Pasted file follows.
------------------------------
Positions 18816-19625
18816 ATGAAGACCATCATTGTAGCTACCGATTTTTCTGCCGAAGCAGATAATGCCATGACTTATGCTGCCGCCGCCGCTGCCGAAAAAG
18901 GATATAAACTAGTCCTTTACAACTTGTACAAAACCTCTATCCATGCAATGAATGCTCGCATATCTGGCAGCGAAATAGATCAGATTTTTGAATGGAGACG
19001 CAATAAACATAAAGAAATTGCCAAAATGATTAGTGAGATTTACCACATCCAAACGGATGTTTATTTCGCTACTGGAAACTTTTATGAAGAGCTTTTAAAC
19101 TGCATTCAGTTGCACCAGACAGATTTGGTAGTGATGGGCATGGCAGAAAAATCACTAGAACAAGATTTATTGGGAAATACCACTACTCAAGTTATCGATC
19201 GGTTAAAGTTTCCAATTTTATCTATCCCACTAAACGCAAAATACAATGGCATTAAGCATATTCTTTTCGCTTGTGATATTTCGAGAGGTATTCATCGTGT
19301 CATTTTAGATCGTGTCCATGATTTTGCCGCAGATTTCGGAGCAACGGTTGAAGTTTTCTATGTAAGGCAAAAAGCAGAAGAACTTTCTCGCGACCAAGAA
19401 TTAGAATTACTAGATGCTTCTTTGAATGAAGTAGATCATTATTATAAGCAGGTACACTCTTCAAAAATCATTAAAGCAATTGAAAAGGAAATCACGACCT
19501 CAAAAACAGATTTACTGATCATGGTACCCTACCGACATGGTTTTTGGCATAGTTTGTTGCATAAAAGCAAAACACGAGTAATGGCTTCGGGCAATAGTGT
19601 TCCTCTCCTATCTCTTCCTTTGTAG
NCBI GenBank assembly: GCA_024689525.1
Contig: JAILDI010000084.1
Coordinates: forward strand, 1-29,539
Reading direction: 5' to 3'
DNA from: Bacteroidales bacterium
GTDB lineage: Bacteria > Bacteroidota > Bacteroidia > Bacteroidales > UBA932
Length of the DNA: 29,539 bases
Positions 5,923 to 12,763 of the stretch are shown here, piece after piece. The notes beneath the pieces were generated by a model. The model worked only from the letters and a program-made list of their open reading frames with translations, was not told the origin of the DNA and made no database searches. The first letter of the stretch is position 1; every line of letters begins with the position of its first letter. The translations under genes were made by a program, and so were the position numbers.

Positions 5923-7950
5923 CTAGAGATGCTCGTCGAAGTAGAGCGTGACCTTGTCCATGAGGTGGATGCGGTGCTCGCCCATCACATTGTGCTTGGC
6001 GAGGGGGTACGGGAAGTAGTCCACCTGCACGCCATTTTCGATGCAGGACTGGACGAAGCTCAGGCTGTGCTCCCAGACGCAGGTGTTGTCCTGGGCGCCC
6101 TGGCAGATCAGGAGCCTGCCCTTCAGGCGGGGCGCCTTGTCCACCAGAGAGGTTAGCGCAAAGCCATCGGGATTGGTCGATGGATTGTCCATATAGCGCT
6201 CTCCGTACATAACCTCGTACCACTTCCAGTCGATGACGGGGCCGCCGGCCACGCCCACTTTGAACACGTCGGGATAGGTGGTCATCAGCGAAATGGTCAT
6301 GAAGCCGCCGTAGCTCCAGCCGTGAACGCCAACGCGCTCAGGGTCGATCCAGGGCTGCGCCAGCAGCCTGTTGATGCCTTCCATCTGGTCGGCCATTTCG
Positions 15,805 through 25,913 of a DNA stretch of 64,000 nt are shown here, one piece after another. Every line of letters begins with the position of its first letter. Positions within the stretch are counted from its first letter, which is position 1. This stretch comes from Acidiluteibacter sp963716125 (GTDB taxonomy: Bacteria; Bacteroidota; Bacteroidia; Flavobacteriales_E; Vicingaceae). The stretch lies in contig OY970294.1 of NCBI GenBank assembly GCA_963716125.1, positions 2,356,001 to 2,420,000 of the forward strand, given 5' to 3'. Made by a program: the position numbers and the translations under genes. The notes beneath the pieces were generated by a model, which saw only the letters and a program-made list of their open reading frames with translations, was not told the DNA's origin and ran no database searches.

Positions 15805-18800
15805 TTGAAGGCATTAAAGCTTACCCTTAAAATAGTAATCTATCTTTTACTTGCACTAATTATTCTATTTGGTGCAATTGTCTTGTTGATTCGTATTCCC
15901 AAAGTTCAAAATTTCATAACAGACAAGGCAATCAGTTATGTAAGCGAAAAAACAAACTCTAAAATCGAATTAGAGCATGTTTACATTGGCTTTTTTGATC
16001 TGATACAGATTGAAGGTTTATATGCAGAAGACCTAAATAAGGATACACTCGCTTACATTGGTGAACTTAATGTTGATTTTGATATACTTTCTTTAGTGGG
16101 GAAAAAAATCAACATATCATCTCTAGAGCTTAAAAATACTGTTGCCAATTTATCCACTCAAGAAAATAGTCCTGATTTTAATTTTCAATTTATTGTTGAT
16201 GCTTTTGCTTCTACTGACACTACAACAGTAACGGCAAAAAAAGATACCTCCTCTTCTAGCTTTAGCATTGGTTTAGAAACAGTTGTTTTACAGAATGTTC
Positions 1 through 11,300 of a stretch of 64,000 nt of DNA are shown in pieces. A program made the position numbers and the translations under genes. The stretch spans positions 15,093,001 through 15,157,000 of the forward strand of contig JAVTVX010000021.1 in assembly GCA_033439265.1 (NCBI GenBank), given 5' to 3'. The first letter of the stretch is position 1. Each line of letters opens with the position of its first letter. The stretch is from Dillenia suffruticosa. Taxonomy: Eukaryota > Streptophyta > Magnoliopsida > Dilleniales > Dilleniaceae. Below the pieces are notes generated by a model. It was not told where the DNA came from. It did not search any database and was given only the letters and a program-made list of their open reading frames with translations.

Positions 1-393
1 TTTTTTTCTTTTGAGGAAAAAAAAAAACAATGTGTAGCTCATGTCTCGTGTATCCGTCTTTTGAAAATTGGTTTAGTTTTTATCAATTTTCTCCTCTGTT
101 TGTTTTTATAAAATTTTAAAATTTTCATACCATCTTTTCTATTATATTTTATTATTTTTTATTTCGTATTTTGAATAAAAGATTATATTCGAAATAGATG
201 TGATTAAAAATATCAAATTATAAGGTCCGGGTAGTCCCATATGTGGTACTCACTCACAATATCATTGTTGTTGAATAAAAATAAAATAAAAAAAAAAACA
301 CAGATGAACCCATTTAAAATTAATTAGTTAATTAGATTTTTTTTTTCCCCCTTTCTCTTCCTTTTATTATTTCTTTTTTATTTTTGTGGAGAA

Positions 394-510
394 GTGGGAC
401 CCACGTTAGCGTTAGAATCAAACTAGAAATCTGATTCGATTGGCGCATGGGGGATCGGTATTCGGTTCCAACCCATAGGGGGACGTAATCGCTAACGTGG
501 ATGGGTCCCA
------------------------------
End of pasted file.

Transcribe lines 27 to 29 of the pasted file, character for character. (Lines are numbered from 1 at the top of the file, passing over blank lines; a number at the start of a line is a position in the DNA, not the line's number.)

15805 TTGAAGGCATTAAAGCTTACCCTTAAAATAGTAATCTATCTTTTACTTGCACTAATTATTCTATTTGGTGCAATTGTCTTGTTGATTCGTATTCCC
15901 AAAGTTCAAAATTTCATAACAGACAAGGCAATCAGTTATGTAAGCGAAAAAACAAACTCTAAAATCGAATTAGAGCATGTTTACATTGGCTTTTTTGATC
16001 TGATACAGATTGAAGGTTTATATGCAGAAGACCTAAATAAGGATACACTCGCTTACATTGGTGAACTTAATGTTGATTTTGATATACTTTCTTTAGTGGG